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In this pioneering exploration of the interplay between liberalism and black nationalism, Devin Fergus returns to the tumultuous era of Johnson, Nixon, Carter, and Helms and challenges us to see familiar political developments through a new lens. What if the liberal coalition, instead of being torn apart by the demands of Black Power, actually engaged in a productive relationship with radical upstarts, absorbing black separatists into the political mainstream and keeping them from a more violent path? What if the New Right arose not only in response to Great Society Democrats but, as significantly, in reaction to Republican moderates who sought compromise with black nationalists through conduits like the Blacks for Nixon movement? Focusing especially on North Carolina, a progressive southern state and a national center of Black Power activism, Fergus reveals how liberal engagement helped to bring a radical civic ideology back from the brink of political violence and social nihilism. He covers Malcolm X Liberation University and Soul City, two largely forgotten, federally funded black nationalist experiments; the political scene in Winston-Salem, where Black Panthers were elected to office in surprising numbers; and the liberal-nationalist coalition that formed in 1974 to defend Joan Little, a black prisoner who killed a guard she accused of raping her. Throughout, Fergus charts new territory in the study of America's recent past, taking up largely unexplored topics such as the expanding political role of institutions like the ACLU and the Ford Foundation and the emergence of sexual violence as a political issue. He also urges American historians to think globally by drawing comparisons between black nationalism in the United States and other separatist movements around the world. By 1980, Fergus writes, black radicals and their offspring were "more likely to petition Congress than blow it up." That liberals engaged black radicalism at all, however, was enough for New Right insurgents to paint liberalism as an effete, anti-American ideology--a sentiment that has had lasting appeal to significant numbers of voters.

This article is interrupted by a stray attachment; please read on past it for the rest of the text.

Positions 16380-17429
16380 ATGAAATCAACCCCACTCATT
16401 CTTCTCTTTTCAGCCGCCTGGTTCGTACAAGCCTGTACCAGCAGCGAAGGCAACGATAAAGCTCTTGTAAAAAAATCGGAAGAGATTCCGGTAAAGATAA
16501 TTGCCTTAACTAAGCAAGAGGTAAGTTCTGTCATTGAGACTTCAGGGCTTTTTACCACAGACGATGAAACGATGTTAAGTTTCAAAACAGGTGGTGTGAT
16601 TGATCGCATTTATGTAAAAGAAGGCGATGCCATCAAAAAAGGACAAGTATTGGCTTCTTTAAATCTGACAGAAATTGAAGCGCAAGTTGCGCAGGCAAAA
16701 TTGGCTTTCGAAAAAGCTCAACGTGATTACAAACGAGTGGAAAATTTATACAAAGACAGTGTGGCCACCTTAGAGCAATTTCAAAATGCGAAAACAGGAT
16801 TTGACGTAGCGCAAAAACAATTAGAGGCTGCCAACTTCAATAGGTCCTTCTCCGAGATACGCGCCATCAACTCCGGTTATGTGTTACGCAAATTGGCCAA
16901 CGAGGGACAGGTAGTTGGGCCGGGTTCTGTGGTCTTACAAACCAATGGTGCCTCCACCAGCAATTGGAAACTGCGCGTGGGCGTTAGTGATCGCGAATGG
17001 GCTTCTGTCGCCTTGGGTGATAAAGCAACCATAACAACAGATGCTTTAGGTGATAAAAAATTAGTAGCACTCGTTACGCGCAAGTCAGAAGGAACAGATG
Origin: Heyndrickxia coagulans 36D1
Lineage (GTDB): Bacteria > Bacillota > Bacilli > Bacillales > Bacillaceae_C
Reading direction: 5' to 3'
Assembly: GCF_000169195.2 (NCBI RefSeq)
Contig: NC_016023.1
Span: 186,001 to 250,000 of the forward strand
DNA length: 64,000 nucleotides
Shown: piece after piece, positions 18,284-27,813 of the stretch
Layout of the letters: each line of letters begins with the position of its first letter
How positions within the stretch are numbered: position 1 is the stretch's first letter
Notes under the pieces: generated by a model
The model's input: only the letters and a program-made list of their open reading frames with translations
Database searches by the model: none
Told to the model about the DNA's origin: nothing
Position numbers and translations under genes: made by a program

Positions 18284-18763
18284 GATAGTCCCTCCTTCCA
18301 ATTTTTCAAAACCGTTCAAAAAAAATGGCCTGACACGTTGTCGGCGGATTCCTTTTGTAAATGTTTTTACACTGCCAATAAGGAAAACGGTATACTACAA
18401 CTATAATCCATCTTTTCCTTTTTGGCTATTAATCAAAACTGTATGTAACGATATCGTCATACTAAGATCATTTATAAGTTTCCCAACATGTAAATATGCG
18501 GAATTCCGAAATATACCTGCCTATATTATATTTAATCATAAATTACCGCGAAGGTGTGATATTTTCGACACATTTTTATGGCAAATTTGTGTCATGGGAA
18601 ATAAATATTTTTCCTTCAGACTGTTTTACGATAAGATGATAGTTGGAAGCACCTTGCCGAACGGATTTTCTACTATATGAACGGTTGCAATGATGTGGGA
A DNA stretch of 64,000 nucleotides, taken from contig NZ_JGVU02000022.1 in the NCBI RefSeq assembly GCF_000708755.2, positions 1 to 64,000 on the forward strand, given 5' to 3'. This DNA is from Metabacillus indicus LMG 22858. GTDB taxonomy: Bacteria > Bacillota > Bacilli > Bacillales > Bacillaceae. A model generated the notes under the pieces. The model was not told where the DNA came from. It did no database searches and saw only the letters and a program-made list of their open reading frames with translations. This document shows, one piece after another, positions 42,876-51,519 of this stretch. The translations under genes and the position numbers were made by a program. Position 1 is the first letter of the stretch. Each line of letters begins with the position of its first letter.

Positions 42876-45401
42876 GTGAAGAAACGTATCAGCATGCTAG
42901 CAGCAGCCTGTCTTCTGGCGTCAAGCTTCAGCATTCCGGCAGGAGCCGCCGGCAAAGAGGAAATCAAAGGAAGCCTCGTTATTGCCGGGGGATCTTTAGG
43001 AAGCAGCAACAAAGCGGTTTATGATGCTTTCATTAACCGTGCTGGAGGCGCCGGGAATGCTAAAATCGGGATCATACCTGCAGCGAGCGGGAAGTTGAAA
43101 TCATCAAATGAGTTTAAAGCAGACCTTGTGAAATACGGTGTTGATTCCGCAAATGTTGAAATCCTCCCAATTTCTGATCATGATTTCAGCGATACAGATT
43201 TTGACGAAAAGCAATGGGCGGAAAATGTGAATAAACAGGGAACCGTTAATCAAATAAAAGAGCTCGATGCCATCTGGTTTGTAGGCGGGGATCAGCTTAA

Political Pioneer Of The Press

Author: Lori Amber Roessner
Publisher: Rowman & Littlefield
ISBN: 1498530338
Size: 40.22 MB
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Until the 1970s, Ida B. Wells-Barnett (1862–1931)—like so many prominent women in journalism and politics—was a forgotten figure in American culture. This edited volume takes a fresh look at this daring African-American woman who tirelessly advocated for the rights of women, minorities, and members of the working class.

Workers In America

Author: Robert E. Weir
Publisher: ABC-CLIO
ISBN: 159884718X
Size: 50.49 MB
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This encyclopedia traces the evolution of American workers and labor organizations from pre-Revolutionary America through the present day. * Suggested reading for each entry, including both print and online resources * A chronology of important labor highlights * 350 entries covering key topics